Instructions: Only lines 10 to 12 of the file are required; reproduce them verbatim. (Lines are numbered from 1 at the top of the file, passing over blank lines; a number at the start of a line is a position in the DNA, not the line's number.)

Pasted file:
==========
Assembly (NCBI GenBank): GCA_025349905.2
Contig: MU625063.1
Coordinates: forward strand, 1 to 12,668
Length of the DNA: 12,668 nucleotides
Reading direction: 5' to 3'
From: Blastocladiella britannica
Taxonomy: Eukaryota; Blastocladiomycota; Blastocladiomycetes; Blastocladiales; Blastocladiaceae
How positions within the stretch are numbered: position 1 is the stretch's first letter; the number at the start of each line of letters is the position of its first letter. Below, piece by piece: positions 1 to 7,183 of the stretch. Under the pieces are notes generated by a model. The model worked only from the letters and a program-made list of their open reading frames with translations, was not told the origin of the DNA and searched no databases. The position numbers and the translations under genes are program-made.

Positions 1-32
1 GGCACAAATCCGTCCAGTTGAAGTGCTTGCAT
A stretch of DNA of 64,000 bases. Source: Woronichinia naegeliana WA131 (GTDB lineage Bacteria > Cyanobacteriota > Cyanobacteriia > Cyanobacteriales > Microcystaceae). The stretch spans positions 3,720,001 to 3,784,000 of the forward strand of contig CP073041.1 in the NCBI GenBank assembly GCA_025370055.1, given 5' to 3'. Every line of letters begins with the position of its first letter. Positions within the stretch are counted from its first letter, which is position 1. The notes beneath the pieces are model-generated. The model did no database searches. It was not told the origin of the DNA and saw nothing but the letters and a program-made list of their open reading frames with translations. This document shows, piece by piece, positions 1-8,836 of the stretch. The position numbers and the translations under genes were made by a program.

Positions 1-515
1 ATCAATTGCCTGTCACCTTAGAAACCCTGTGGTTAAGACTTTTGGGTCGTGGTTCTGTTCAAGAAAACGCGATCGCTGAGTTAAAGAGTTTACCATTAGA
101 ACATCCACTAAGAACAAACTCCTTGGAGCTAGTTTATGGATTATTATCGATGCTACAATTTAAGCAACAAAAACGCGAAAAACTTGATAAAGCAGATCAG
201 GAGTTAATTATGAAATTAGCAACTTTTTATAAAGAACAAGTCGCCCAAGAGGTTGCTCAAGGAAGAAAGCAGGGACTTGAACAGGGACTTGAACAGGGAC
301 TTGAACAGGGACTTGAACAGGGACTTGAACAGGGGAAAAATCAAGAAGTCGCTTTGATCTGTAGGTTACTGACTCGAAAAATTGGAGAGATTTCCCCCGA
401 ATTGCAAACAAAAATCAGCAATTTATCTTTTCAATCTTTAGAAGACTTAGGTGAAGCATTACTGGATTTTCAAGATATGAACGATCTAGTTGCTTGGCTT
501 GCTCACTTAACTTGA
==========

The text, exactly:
1 GGCACAAATCCGTCCAGTTGAAGTGCTTGCAT
A stretch of DNA of 64,000 bases. Source: Woronichinia naegeliana WA131 (GTDB lineage Bacteria > Cyanobacteriota > Cyanobacteriia > Cyanobacteriales > Microcystaceae). The stretch spans positions 3,720,001 to 3,784,000 of the forward strand of contig CP073041.1 in the NCBI GenBank assembly GCA_025370055.1, given 5' to 3'. Every line of letters begins with the position of its first letter. Positions within the stretch are counted from its first letter, which is position 1. The notes beneath the pieces are model-generated. The model did no database searches. It was not told the origin of the DNA and saw nothing but the letters and a program-made list of their open reading frames with translations. This document shows, piece by piece, positions 1-8,836 of the stretch. The position numbers and the translations under genes were made by a program.

Positions 1-515